Oscar Medina speaks truth to power

I will leave you with Oscar Medina’s speech for inspiration:

My name is Oscar Medina. I am a father, an educator, member of Sierra Club, and a community organizer with Tierra y Libertad Organization. I am here today to express my concern and opposition to TEP’s proposal for 10 new Reciprocating Internal Combustion Engine (RICE) natural gas units at the Sundt Plant location.

I live less than 2 miles away from the TEP’s Sundt Plant location. I have three children: One who attends the Tucson Gymnastics center located near the intersection of Irvington and Alvernon Way. We drive by the plant at least three times a week and the facility does not appear to look the healthiest. My daughter’s school is located just one mile from the intersections of Drexel and Alvernon Way. This is only a few hundred feet of the location of the proposed RICE units.

I attended the neighborhood meetings that were hosted by TEP and gave my testimony in opposition to their application at the Arizona Corporation Commission hearing. TEP is framing this project as a campus modernization project. This is deceiving to our community. This expansion project is not about people or the environment, this is about cutting cost and putting profit into the pockets of the TEP investors. At the open house meeting Feb. 15th, I learned from the Pima County Department of Environmental Quality that in the past, TEP has not always complied with the air quality regulations and that air monitoring reports demonstrated excessive carbon monoxide emission. This demonstrates that TEP is not afraid the break the rules again and pollute our neighborhoods.

The open houses that were held before this hearing were not only missing people from the surrounding neighborhoods but they were missing the pictures of children suffering from respiratory illness in parts of south Tucson. The open house was missing pictures of the effects that emissions of carbon monoxide have on people’s health. Let’s put the bar graphs and data to the side and paint a clear picture. Our children can see right through TEP’s dirty data. This is another clear example of the ongoing environmental racism still occurring in 2018. This fight against pollution that goes years back to the San Juan and Navajo generating stations. Where are the reparations for harming our Dine* brothers and sisters? That is a dark history that TEP does not wish remember. TEP’s plans and their time frame to expand renewable energy resources to 30 percent by 2030 has expired for our neighborhoods. The stakes are too high. TEP’s polluting practices are not welcome in our backyards. Remember that we are the people that breath this dirty air. Let’s keep it clean and simple, divest from coal and gas, keep it renewable and let the future be wind and solar energy.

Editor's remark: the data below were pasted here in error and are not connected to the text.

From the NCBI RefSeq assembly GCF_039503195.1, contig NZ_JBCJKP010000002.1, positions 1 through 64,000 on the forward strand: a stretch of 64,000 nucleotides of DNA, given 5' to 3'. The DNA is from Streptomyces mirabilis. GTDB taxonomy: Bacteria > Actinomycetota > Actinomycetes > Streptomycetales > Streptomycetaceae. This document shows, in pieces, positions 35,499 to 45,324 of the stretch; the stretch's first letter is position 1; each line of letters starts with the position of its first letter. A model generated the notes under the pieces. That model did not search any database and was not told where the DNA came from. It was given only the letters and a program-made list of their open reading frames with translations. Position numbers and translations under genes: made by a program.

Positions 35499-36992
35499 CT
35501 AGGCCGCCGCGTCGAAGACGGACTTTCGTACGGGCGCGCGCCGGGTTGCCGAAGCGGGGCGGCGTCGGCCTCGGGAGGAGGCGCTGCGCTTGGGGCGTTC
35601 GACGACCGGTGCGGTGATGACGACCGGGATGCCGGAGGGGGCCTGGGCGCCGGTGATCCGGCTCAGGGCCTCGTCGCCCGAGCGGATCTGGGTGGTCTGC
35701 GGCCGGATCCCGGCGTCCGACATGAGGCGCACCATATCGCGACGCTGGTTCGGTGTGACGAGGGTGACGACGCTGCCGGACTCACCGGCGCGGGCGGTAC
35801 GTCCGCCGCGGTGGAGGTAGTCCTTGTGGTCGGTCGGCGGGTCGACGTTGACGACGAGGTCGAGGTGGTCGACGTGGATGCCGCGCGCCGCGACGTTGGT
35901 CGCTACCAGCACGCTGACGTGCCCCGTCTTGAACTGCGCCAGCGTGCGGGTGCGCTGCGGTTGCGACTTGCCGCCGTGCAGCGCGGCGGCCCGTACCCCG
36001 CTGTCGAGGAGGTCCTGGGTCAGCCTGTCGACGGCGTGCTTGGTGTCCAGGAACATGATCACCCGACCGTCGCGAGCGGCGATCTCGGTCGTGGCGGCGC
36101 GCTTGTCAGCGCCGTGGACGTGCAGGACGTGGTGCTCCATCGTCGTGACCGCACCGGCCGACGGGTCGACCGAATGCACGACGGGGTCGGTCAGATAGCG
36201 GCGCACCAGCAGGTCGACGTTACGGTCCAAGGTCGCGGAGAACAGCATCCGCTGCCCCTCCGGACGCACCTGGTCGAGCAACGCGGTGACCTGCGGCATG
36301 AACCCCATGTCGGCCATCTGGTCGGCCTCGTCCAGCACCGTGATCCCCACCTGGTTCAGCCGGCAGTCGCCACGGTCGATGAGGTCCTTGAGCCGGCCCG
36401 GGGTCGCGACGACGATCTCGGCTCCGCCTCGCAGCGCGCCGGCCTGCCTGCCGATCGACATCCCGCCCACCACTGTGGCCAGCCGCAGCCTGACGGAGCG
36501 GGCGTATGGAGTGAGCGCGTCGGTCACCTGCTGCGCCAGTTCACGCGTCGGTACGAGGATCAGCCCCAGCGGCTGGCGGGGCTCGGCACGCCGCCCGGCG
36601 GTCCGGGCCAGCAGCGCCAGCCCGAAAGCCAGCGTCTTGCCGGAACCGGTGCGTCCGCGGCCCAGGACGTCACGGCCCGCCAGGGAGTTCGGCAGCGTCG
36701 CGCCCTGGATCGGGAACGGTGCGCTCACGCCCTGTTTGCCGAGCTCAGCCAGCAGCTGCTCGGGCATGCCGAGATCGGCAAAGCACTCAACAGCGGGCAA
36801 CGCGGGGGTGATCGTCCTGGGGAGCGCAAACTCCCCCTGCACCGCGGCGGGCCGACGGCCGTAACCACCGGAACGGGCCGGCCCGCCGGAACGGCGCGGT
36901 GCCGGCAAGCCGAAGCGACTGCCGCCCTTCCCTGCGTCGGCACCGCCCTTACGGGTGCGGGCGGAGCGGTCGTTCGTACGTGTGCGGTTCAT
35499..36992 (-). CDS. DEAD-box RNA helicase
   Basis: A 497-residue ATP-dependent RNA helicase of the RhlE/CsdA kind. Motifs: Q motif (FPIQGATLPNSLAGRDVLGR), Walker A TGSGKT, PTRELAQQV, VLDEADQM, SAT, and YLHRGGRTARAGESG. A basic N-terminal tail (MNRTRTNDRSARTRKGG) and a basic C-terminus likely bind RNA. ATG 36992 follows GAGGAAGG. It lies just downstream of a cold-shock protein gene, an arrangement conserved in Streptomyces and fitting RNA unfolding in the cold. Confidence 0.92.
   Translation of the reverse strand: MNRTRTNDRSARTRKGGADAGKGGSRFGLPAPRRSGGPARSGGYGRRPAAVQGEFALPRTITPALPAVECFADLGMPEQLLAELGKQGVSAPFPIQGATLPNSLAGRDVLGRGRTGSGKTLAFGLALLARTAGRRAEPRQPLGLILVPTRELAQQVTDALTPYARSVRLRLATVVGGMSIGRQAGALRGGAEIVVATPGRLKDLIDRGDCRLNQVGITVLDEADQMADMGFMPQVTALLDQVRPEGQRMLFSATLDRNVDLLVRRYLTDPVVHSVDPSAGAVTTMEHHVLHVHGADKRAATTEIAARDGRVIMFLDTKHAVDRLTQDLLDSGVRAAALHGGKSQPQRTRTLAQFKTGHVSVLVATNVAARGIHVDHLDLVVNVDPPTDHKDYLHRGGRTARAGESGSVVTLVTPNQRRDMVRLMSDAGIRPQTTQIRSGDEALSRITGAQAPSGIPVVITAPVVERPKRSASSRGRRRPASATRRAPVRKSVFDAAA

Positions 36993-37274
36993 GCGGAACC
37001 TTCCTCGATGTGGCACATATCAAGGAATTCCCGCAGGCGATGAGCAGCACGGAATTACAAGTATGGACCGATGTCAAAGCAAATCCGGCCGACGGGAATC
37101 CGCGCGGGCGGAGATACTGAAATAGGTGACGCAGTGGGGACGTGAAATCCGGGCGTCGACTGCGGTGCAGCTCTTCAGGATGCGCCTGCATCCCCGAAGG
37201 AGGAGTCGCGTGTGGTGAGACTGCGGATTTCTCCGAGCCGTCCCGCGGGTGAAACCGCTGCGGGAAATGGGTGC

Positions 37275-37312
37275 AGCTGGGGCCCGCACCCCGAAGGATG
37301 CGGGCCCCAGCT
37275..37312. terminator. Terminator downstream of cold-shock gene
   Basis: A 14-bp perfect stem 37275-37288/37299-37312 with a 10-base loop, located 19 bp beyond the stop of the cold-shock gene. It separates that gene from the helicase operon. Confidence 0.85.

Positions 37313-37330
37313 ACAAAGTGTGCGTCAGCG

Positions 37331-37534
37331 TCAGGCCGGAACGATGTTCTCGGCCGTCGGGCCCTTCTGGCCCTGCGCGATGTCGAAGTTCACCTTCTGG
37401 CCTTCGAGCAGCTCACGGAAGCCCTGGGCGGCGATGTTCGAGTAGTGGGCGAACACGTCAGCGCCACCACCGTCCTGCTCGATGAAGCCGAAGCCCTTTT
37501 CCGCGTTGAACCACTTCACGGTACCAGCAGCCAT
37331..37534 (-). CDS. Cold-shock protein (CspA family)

*The word Dine’ is from their own language and means “the people.”

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Jana Segal
While tending my desert garden, I became a sort of citizen scientist observing the impact of rising temperatures and declining rainfall in Tucson. I’m convinced we need to do everything we can to lessen the impact of climate change now. I share my journey to living a more sustainable lifestyle on my blog Sustainable Living Tucson. That includes blogging about what I have learned about sustainable practices like water-harvesting and clean energy. I am currently writing a play about Tucson feeling the impact of climate change. As a member of Sustainable Tucson’s core team, I help to organize programs on sustainable practices and environmental issues. I was invited to attend the Pima Department of Environmental Quality's Green Infrastructure planning meetings as a citizen advocate – after speaking up at City Council and Board of Supervisors meetings. Sustainable Tucson’s advocacy team recently fought the installation of 10 natural gas generators at the Irvington plant. I also rally my friends on social media to become active too by posting Calls to Action from my blog Desktop Activist Tucson.